Russia’s action targets nine U.S. officials: House Speaker John Boehner; Senate Majority Leader Harry Reid; Robert Menendez, chairman of the U.S. Senate Committee on Foreign Relations; Caroline Atkinson, deputy assistant to the president; Daniel Pfeiffer and Benjamin Rhodes, assistants to the president; and Sens. John McCain of Arizona, Daniel Coats of Indiana, and Mary Landrieu of Louisiana.
NEWSNATION WITH TAMRON HALL, 3/20/14, 12:10 PM ET
Russia imposes entry ban on US officials
“We have repeatedly warned that the use of sanctions instruments – double-edged things – boomerang on the United States itself,” the Ministry of Foreign Affairs of the Russian Federation said in a statement Thursday. “There should be no doubt: for every hostile attack, we will respond appropriately.”
Crimea voted Sunday to join Russia and secede from Ukraine, but the Obama administration believes the vote was administered under threats of intimidation.
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The Obama administration first issued sanctions against seven Russian officials on Monday after Russian President Vladimir Putin signed a treaty with Crimean leaders to annex the peninsula from Ukraine. The White House expanded the list Thursday to include 20 more Russians and a bank in support of Putin’s government. The European Union separately announced expanded sanctions against Russia.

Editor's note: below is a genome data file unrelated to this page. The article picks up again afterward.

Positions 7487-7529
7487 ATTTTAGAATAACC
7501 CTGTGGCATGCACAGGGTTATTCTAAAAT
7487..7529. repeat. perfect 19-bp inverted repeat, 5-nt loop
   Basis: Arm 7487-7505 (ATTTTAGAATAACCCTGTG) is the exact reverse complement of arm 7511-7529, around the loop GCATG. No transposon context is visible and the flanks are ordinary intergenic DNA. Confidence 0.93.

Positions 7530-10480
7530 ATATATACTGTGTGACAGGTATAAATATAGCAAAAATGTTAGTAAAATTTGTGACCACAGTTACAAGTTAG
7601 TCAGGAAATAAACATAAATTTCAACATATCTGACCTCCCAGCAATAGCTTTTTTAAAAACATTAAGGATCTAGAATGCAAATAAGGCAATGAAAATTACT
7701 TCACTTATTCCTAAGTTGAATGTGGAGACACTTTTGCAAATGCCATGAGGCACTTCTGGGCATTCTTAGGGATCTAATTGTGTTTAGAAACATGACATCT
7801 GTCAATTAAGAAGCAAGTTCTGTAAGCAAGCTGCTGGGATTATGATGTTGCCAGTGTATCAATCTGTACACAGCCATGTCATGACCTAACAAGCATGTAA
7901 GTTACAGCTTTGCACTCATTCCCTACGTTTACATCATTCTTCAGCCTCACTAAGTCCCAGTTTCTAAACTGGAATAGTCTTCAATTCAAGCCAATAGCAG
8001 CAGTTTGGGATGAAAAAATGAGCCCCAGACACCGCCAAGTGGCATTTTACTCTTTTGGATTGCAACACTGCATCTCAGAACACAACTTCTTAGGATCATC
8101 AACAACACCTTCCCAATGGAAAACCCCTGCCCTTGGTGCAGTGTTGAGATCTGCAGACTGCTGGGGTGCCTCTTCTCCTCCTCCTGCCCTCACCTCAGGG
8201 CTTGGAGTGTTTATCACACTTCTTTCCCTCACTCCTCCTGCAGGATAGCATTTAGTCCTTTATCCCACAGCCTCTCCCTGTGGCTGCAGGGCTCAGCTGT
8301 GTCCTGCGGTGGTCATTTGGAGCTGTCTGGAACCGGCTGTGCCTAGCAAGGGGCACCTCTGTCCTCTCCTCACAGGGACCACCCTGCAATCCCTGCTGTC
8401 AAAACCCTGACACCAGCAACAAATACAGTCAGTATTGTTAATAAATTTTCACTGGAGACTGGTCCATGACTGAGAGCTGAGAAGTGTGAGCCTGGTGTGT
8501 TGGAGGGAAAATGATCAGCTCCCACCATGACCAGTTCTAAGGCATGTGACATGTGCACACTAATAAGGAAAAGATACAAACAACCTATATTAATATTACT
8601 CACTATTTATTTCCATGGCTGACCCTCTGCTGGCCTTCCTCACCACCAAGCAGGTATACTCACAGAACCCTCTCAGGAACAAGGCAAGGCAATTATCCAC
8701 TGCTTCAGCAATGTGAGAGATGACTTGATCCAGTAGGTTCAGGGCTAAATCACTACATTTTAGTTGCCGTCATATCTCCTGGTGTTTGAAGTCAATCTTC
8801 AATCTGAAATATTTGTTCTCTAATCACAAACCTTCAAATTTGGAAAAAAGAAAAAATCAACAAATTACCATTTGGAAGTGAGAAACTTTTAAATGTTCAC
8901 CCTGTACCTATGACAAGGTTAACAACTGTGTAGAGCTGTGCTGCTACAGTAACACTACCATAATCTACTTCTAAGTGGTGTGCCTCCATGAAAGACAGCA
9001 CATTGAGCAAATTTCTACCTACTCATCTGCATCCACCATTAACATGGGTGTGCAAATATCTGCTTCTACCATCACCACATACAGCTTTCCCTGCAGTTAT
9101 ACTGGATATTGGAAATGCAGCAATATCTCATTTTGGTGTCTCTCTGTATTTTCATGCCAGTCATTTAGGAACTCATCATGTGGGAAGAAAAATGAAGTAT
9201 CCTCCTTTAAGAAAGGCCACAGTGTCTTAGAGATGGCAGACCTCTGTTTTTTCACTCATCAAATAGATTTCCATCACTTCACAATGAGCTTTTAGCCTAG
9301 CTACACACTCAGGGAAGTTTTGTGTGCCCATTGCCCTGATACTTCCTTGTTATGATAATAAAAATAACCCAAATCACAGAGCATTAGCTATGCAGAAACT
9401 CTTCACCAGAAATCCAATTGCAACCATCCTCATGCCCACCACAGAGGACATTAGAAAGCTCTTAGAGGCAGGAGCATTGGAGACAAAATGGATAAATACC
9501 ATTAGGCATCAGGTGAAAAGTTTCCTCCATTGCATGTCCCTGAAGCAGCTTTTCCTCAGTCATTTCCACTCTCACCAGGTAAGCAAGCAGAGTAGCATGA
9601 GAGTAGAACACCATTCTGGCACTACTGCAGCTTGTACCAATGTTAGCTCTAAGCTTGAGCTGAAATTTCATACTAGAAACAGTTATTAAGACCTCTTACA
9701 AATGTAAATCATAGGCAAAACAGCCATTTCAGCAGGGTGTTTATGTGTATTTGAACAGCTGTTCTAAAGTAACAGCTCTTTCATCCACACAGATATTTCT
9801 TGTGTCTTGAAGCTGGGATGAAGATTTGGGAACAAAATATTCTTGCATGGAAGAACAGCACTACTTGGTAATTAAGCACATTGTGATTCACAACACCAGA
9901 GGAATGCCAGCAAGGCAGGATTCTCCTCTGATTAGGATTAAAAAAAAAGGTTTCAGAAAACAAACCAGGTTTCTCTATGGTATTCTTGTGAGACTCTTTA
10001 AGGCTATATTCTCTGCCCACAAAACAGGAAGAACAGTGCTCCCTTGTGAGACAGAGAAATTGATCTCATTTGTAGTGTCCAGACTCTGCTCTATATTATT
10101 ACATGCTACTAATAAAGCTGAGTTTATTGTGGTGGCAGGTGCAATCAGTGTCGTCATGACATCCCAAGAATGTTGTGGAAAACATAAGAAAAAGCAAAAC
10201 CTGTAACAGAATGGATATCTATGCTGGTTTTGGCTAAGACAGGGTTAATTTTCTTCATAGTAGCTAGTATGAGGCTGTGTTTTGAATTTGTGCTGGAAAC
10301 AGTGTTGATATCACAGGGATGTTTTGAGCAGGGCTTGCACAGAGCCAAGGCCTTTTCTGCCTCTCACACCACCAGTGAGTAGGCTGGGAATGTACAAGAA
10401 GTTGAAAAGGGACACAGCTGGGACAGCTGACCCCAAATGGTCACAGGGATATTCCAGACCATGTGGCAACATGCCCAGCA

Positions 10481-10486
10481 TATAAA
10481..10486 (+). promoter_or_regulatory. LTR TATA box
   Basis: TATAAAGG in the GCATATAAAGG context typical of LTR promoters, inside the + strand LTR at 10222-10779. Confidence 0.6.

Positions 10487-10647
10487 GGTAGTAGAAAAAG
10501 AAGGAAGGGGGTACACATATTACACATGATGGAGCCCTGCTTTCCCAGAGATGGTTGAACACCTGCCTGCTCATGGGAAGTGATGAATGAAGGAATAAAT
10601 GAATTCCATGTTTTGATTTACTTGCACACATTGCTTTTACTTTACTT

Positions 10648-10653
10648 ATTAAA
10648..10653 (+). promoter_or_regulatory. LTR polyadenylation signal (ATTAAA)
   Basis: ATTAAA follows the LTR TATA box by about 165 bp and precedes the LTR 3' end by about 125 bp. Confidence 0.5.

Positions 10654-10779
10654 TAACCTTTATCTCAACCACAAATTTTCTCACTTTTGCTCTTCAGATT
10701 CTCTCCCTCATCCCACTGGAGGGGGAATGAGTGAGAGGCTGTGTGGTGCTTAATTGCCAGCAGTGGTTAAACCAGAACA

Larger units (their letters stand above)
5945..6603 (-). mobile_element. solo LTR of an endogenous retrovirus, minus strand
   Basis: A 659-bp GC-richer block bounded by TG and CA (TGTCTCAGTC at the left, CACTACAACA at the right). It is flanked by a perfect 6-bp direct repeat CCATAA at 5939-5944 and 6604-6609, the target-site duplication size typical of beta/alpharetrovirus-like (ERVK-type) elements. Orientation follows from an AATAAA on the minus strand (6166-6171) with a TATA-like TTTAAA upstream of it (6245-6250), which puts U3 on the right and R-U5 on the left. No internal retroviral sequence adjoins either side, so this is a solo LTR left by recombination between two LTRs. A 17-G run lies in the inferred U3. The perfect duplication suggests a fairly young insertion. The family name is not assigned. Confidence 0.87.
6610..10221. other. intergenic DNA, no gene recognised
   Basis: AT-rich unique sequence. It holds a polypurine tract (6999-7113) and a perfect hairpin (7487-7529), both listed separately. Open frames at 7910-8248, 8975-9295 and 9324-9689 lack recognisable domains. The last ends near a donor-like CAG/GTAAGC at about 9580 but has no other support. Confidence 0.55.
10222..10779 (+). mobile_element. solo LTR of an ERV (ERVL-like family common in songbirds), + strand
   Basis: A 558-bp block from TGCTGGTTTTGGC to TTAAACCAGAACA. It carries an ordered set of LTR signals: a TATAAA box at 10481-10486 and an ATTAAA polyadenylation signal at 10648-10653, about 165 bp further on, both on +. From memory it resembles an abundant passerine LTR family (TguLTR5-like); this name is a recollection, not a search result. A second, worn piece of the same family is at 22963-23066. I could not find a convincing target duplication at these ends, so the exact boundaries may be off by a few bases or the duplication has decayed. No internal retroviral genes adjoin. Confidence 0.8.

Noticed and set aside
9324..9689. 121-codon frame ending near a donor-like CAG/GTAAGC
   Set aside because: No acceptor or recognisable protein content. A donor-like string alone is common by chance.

“This is not our preferred outcome. These sanctions would not only have a significant impact on the Russian economy, but could also be disruptive to the global economy,” President Obama said Thursday at the White House. “However, Russia must know that further escalation will only isolate it further from the international community.”
Boehner spokesman Michael Steel said the speaker was ”proud to be included on a list of those willing to stand against Putin’s aggression.” McCain said he was proud, too.
Several hundred pro-Russian forces took over a key Crimean naval base earlier this week. In respons